After trying out the E-M5 yesterday and discovering that the ergonomics were less than I had hoped for, particularly since I use my left eye, I decided to go back to Shinjuku today to try it again. I spent a fair amount of time holding it and checking to see how it felt with it up to my eye and using the control dials, tiny top buttons, and the 2 tiny rear buttons at the top while my eye was to the EVF. Hmmm, I guess I will say that it is barely acceptable. Of course, in other ways the E-M5 is the sort of camera with the small lenses that I have really been hoping for so that influences my evaluation. Oh, and I don't have large hands (not small either). If I didn't want something like this so much I might put it on the other side of the acceptability line.

As it is, barring anything important that comes up in reviews or user reports I am still thinking I will get one later. The feel of it in my hand and the usability of controls while up to my eye though is definitely the biggest negative point. One might say that one must expect compromised ergonomics in such a small body (it is small), but that ignores the fact that the Panasonic G3 is as small and it feels better to me and the NEX 7 is smaller and it is wonderful. Of the MILCs that have a built-in EVF I would personally rate the feel and access to my most used controls while looking through the EVF with my left eye in this order:

1. NEX 7, Panasonic Lumix GH2
2. Panasonic Lumix G3
3. Nikon V1
4. Olympus E-M5

Using my right eye I would rate them in the same order. The GH2 is bigger and heavier than the NEX 7 so it isn't really fair to also put it in the #1 spot since it has the advantage of the bigger body for controls.

The E-M5 ergonomics suffer a lot because Olympus tried so hard to make it look retro and look like the old OM-1 film SLR. Yes, I know that many people like this look. Actually, Olympus made it smaller/lighter than the OM-1:

OM-1: 510g, 136 x 83 x 50mm
E-M5: 425g, 122 x 89 x 43mm
NEX 7: 353g, 120 x 67 x 43mm

Then with that reduced size they added all the controls that digital cameras need, but film cameras didn't (LCD, control wheels, buttons). And since they wanted it to look as much as possible like a smaller version of the OM-1 they put the EVF directly above the lens and in the center of the body so that it looked like an old pentaprism OVF. Well, once they put the EVF there in the center rather than offset then that meant they had even less space to cram all the controls. Definitely a form over function design. It has the retro look and that is clearly important and a selling point for many people. No disagreement from me there. Olympus, like all companies, makes products in order to sell them and they are probably right that this compromised, retro design will sell well and maybe better than a less compromised, modern design. I can't fault them for that. All I can do is offer my subjective opinion that they went too far trying to do it all: smaller than OM-1, more controls crammed onto the smaller camera than the OM-1, and putting that big EVF hump right in the middle so that there was even less space for the controls. Oh well, it is what it is.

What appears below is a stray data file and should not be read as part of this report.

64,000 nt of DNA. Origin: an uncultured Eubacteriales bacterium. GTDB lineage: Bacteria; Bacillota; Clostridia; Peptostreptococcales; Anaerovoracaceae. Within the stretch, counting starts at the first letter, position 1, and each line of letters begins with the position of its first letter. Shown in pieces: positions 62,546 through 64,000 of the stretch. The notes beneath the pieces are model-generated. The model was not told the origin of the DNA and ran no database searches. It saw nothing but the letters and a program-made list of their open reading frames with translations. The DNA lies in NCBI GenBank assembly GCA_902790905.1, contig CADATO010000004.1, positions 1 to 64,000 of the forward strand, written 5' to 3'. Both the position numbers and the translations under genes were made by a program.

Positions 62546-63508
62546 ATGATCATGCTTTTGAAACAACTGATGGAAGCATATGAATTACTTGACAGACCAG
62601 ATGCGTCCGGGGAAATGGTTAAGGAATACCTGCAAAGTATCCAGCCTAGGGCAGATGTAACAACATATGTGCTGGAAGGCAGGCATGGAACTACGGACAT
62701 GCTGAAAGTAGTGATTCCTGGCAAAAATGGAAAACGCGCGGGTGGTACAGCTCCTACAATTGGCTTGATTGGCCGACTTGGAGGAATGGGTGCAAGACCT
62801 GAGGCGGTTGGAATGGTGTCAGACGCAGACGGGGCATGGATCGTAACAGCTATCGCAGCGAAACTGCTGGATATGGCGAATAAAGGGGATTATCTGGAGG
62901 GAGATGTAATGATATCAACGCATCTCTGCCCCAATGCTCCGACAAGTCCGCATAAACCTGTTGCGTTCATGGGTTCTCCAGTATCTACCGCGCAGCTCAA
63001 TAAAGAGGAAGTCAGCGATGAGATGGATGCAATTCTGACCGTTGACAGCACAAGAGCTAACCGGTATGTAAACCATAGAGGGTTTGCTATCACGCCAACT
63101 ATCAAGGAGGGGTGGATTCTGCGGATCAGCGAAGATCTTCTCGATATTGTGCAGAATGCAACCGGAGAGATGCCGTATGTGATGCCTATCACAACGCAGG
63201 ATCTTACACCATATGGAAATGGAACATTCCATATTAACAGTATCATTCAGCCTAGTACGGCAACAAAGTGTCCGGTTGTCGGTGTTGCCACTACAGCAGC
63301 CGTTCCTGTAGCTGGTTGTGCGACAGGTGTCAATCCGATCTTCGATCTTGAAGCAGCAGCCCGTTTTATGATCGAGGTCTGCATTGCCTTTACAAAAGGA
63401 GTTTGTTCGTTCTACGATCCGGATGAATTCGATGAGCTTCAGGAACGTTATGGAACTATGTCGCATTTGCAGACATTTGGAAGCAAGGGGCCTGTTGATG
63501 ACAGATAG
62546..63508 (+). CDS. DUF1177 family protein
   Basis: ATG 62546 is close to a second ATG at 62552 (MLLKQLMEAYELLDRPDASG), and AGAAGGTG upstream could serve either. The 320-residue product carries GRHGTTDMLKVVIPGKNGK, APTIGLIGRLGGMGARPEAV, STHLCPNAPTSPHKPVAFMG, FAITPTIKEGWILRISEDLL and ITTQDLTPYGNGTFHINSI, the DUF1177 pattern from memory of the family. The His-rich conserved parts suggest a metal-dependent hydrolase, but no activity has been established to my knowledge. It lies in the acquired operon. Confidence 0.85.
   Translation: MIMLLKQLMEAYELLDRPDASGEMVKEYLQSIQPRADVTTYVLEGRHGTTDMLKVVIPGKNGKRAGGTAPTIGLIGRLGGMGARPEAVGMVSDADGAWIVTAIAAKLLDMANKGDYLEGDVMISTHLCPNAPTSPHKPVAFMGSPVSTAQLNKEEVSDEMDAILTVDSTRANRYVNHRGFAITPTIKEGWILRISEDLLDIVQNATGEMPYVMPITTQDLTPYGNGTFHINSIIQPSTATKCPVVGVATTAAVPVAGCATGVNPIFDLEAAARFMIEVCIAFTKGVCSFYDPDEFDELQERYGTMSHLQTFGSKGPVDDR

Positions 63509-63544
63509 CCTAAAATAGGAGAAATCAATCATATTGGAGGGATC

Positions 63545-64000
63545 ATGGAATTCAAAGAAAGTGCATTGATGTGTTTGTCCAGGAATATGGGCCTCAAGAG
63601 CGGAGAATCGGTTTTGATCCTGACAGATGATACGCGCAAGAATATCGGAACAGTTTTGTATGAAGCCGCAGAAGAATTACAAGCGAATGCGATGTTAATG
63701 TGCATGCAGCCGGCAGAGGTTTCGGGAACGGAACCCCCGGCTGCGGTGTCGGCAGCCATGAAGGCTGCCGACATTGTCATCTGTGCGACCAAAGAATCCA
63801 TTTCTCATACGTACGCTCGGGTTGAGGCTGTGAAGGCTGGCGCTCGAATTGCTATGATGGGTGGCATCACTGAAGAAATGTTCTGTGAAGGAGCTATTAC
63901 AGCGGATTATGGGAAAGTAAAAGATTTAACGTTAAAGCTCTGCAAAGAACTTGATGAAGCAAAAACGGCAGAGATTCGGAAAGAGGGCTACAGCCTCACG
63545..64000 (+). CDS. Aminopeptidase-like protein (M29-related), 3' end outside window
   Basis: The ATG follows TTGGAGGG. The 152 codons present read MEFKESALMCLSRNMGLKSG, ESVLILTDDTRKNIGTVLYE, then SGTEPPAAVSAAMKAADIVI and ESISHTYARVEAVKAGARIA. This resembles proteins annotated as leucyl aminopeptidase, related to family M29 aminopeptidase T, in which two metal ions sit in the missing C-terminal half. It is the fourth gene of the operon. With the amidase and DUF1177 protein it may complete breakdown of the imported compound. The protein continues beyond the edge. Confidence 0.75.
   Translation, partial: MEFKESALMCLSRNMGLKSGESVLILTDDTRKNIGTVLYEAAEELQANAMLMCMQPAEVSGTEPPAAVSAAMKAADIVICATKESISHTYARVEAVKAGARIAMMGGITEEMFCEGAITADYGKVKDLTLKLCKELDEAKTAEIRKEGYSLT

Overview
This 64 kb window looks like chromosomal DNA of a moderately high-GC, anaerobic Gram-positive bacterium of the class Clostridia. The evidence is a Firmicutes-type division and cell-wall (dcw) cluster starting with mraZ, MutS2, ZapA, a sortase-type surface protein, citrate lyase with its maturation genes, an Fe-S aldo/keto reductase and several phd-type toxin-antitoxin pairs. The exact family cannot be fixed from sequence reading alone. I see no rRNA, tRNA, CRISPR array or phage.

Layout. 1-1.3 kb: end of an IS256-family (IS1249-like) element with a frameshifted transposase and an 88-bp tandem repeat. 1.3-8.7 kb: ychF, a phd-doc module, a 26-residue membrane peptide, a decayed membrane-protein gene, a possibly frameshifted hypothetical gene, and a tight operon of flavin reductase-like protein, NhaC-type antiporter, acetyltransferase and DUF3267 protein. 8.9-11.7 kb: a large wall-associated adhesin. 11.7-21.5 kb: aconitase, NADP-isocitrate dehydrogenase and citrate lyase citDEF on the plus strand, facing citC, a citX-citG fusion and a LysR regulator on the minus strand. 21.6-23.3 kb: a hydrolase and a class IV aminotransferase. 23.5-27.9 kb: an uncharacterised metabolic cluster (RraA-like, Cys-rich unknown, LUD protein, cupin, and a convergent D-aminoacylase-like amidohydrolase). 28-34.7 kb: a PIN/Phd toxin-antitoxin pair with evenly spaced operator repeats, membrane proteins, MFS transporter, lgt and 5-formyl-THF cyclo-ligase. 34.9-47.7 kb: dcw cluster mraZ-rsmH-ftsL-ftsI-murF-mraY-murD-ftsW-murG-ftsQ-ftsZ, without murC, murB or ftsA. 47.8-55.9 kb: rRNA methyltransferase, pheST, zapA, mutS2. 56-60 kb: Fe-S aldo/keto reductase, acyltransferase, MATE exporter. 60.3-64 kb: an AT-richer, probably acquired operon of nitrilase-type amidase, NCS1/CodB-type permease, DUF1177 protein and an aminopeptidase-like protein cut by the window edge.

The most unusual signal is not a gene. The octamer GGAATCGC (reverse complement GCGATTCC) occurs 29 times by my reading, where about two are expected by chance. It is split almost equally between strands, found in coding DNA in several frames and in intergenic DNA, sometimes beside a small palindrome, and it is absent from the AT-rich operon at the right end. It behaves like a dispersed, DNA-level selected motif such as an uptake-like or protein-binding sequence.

Although there are reasons why I am not interested in the NEX 7 (big lenses, few lenses, no IBIS, slower AF) I couldn't help but be so impressed holding it right after the E-M5. Smaller size and lighter weight, but the hand hold is great, the EVF is over on the left so that it works well for people using the right eye and for people using their left eye, controls on the right side are not so cramped and small and since people who use their left eye have their face moved over to use the EVF there is no problem with using those controls. Sony still manages to get a bigger sensor (1.5x), a tilt LCD, an EVF, and a flash into the smaller/lighter body. Something more like this body with the E-M5 sensor, IBIS, and m4/3 mount would be fantastic, IMO. Even if the E-M5 EVF hump was moved to the left (even just 5mm would help) it would give more space for the controls, more space for your face, and more space for your thumb. If they did that then make the hump smaller and smooth too like the V1 since the camera would no longer look like an old OM-1 anyway. Sounds like a nice Olympus additional body. :)

By the way, I also tried using my forefinger instead of my thumb to work the rear control dial. You can do it, but then you have to take your finger off the shutter button. That is fine for many people and many types of photography. For me though it would mean missed shots. I often find myself making a quick adjustment using my thumb while at the same time my finger is ready to press the shutter release. For many people who use their left eye though using the index finger will help. Using the thumb isn't impossible though, just sort of uncomfortable and cramped.

I recommend that anyone who has any doubts at all about the ergonomics that you spend time holding it and using it before buying. Some people will be fine with it, but for some they will think Olympus just went too far.

Thursday, June 21, 2012

Jamestown Settlement

A blacksmith at Jamestown Settlement.

Wednesday, June 20, 2012

Colonial Williamsburg

For the last 6 days we have been in Williamsburg, Virginia so I was able to visit Colonial Williamsburg (original capital of Virginia founded in 1632), Jamestown (first English settlement in the New World in 1607), and Yorktown (where the last major battle of the Revolutionary War occurred and English General Lord Cornwallis surrendered to American General George Washington and French General Comte de Rochambeau). Here is a young woman cooking in a traditional Colonial era farm kitchen.

Saturday, June 16, 2012

Appomattox Court House National Historical Park

We visited Appomattox Court House National Historical Park, Virginia today while on our road trip. For those who don't know American history this small country community was where the Civil War (aka War Between the States) ended in 1865.  Union General Ulysses S. Grant accepted the surrender of Confederate General Robert E. Lee here inside the McLean house.

Friday, June 8, 2012